$ git clone https://gitlab.com/golang-commonmark/mdtool.git
...
$ cd mdtool
$ git tag example e210a4502a825ef7205691395804eefce536a02f
$ git checkout example
...
$

A simple integration test

Now we’ll write a simple integration test for “mdtool”; our test will build the “mdtool” binary, then run it on a set of input markdown files. This very simple script runs the “mdtool” binary on each file from a test data directory, checking to make sure that it produces some output and doesn’t crash.

$ cat integration_test.sh
#!/bin/sh
BUILDARGS="$*"
#
# Terminate the test if any command below does not complete successfully.
#
set -e
#
# Download some test inputs (the 'website' repo contains various *.md files).
#
if [ ! -d testdata ]; then
  git clone https://go.googlesource.com/website testdata
  git -C testdata tag example 8bb4a56901ae3b427039d490207a99b48245de2c
  git -C testdata checkout example
fi
#
# Build mdtool binary for testing purposes.
#
rm -f mdtool.exe
go build $BUILDARGS -o mdtool.exe .
#
# Run the tool on a set of input files from 'testdata'.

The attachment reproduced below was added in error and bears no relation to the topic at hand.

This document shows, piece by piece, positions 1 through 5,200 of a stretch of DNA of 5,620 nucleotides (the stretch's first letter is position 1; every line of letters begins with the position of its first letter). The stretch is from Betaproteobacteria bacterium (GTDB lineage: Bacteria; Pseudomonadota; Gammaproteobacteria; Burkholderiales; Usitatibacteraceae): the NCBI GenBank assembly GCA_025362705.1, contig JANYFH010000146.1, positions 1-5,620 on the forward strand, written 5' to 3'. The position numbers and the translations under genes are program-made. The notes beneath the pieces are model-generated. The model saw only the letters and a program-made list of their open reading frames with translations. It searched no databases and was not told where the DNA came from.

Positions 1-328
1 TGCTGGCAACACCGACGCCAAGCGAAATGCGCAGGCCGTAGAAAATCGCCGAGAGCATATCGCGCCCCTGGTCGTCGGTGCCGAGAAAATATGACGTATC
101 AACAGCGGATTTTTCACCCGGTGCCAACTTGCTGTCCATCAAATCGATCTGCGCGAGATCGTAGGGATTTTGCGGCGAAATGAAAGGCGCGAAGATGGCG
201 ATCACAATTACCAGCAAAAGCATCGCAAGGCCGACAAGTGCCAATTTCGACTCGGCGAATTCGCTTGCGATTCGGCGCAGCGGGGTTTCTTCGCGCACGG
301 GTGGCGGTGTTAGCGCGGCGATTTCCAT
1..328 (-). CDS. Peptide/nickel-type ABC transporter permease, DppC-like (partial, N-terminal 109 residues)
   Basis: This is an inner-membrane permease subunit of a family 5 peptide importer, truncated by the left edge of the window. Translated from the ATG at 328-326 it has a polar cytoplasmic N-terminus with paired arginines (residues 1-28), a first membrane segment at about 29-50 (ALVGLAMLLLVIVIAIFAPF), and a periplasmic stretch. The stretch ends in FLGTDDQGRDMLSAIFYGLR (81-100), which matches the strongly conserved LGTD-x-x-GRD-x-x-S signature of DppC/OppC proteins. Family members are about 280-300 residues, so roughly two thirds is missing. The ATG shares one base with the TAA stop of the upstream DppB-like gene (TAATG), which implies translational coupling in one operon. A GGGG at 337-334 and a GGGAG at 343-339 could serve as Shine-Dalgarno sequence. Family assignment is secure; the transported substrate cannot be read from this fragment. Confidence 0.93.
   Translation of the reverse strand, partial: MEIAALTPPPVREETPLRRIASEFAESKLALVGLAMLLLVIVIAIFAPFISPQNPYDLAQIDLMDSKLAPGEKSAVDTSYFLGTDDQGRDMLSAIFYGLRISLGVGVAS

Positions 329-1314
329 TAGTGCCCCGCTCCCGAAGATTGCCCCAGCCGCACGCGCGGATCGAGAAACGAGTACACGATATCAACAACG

#
FILES=$(find testdata -name "*.md" -print)
N=$(echo $FILES | wc -w)
for F in $FILES
do
  ./mdtool.exe +x +a $F > /dev/null
done
echo "finished processing $N files, no crashes"
$

Here is an example run of our test:

$ /bin/sh integration_test.sh
...
finished processing 380 files, no crashes
$

Success: we’ve verified that the “mdtool” binary successfully digested a set of input files… but how much of the tool’s source code have we actually exercised? In the next section we’ll collect a coverage profile to find out.

Using the integration test to collect coverage data

Let’s write another wrapper script that invokes the previous script, but builds the tool for coverage and then post-processes the resulting profiles:

$ cat wrap_test_for_coverage.sh
#!/bin/sh
set -e
PKGARGS="$*"
#
# Setup
#
rm -rf covdatafiles
mkdir covdatafiles
#
# Pass in "-cover" to the script to build for coverage, then
# run with GOCOVERDIR set.
#
GOCOVERDIR=covdatafiles \
  /bin/sh integration_test.sh -cover $PKGARGS
#
# Post-process the resulting profiles.
#
go tool covdata percent -i=covdatafiles